adecuación

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On June 16, 2021, the European Commission (“EC”) launched the formal procedure to make the decision on the adequate protection of personal data in South Korea (the “adequacy decision”). That day, the EC requested the required opinion from the European Data Protection Board (“EDPB”) on the adequate protection of personal data in South Korea, which was finally published on September 24.

Under the General Data Protection Regulation (“GDPR”), all transfers of personal data to third countries−i.e., countries outside the European Economic Area (“EEA”)−must fulfill some of the conditions laid down in chapter V of the GDPR, with the aim of ensuring a level of protection for transferred data equivalent to that afforded by EU regulations.

Under article 45 GDPR, the EC has the power to issue adequacy decisions determining whether a country outside the EEA offers an adequate level of personal data protection. After the EC issues an adequacy decision, there can be transfers of personal data to third countries without any further guarantees.

Consequently, the decision-making procedure for the adequacy decision involves an assessment by the EC of the legislation and practices of South Korean authorities regarding data protection and access to personal data.

The formal decision-making procedure also requires an opinion by the EDPB, which was published on September 24. The EDPB’s opinion supported the adoption of the adequacy decision for the transfer of personal data to South Korea.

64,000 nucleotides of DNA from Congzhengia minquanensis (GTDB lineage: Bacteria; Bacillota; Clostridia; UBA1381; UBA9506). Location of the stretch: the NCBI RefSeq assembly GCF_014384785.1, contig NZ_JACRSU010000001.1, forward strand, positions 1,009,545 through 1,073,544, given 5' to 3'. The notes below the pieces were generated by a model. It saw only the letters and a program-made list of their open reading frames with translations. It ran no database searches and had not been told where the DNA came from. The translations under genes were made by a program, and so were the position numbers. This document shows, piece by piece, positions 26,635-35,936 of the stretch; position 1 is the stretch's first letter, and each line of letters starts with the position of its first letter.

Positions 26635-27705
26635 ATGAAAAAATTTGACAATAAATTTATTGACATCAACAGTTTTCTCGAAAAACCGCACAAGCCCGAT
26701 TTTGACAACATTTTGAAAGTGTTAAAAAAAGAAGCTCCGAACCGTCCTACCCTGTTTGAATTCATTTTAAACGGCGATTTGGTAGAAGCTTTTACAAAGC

In its opinion, the EDPB concludes that the South Korean data protection framework is very similar to the GDPR, since it includes (i) extensive legislation covering both the public and private sector; and (ii) supplementing sector-specific provisions.

The EDPB also highlights the efforts of the EC and South Korean authorities to ensure that South Korea offers a level of protection equivalent to the GDPR through the adoption of binding resolutions by the South Korean data protection authority, with the aim of filling the gaps between the GDPR and the South Korean data protection framework.

However, the EDPB also concludes that some aspects of the South Korean framework require fine tuning or clarification to ensure an equivalent level of protection.

The EDPB underlines that some of the aspects that need clarification under South Korean law include the right to withdraw consent only in specific circumstances, so it suggests that the EC further assess the impact of not having a general right to withdraw consent under the South Korean regulatory framework.

The EDPB also asks the EC to clarify (i)whether  the complaints before the South Korean data protection authority or any judicial actions in South Korea related to data protection are subject to substantive or procedural requirements (the EDPB cites, e.g., the burden of proof); and (ii) whether EEA citizens could meet these requirements. According to the EDPB, it is necessary to determine whether South Korean law provides an equivalent level of protection to that of article 47 of the Charter of Fundamental Rights of the European Union. This provision, when applied to data protection matters, requires that data subjects be able to take action before a competent body that (i) can determine whether the data processing is taking place and whether the processing is lawful; and (ii) has enforceable remedial powers in case of an unlawful processing.

However, despite the requested clarifications, the EDPB’s favorable opinion is a significant development in the adequacy decision procedure. If the EC finally adopts it, it will be in place for four years and will strengthen the commercial relationship between EU Member States and South Korea.

Pedro Santos e Silva and Albert Agustinoy

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albert.agustinoy@cuatrecasas.com